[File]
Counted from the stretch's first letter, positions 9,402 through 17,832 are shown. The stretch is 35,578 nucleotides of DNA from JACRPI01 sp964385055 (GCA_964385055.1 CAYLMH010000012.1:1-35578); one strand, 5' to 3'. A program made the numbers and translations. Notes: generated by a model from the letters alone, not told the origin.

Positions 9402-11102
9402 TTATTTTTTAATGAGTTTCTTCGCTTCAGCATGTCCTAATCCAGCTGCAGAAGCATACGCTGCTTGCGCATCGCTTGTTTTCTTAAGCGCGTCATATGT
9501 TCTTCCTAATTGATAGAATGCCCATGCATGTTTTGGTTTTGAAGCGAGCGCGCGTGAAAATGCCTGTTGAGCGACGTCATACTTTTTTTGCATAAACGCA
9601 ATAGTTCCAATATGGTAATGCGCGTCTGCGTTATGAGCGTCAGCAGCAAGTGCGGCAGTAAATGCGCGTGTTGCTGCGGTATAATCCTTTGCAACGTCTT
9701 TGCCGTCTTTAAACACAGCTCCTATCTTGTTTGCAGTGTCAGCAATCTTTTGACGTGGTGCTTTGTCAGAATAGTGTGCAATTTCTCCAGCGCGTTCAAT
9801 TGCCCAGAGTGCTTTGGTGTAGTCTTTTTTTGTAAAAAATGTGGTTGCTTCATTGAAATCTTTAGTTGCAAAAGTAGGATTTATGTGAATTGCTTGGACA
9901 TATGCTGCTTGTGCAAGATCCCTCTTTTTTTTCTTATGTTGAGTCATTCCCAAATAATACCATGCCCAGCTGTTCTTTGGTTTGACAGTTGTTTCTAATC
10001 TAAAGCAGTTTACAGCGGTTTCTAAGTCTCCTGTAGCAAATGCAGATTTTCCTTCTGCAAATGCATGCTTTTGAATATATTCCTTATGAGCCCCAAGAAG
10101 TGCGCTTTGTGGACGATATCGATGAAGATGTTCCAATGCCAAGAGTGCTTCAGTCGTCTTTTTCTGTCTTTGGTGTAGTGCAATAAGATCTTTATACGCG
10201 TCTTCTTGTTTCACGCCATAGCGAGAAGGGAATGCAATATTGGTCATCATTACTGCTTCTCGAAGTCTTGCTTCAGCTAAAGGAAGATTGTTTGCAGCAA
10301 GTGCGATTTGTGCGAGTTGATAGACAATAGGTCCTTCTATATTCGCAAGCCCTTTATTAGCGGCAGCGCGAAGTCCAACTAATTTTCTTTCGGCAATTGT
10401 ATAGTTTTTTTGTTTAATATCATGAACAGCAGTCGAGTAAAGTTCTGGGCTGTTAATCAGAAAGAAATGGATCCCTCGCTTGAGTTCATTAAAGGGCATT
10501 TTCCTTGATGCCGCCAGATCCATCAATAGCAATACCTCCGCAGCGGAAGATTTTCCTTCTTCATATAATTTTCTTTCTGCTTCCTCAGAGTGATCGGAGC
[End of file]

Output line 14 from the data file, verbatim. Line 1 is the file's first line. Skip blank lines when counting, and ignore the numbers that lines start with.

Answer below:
10501 TTCCTTGATGCCGCCAGATCCATCAATAGCAATACCTCCGCAGCGGAAGATTTTCCTTCTTCATATAATTTTCTTTCTGCTTCCTCAGAGTGATCGGAGC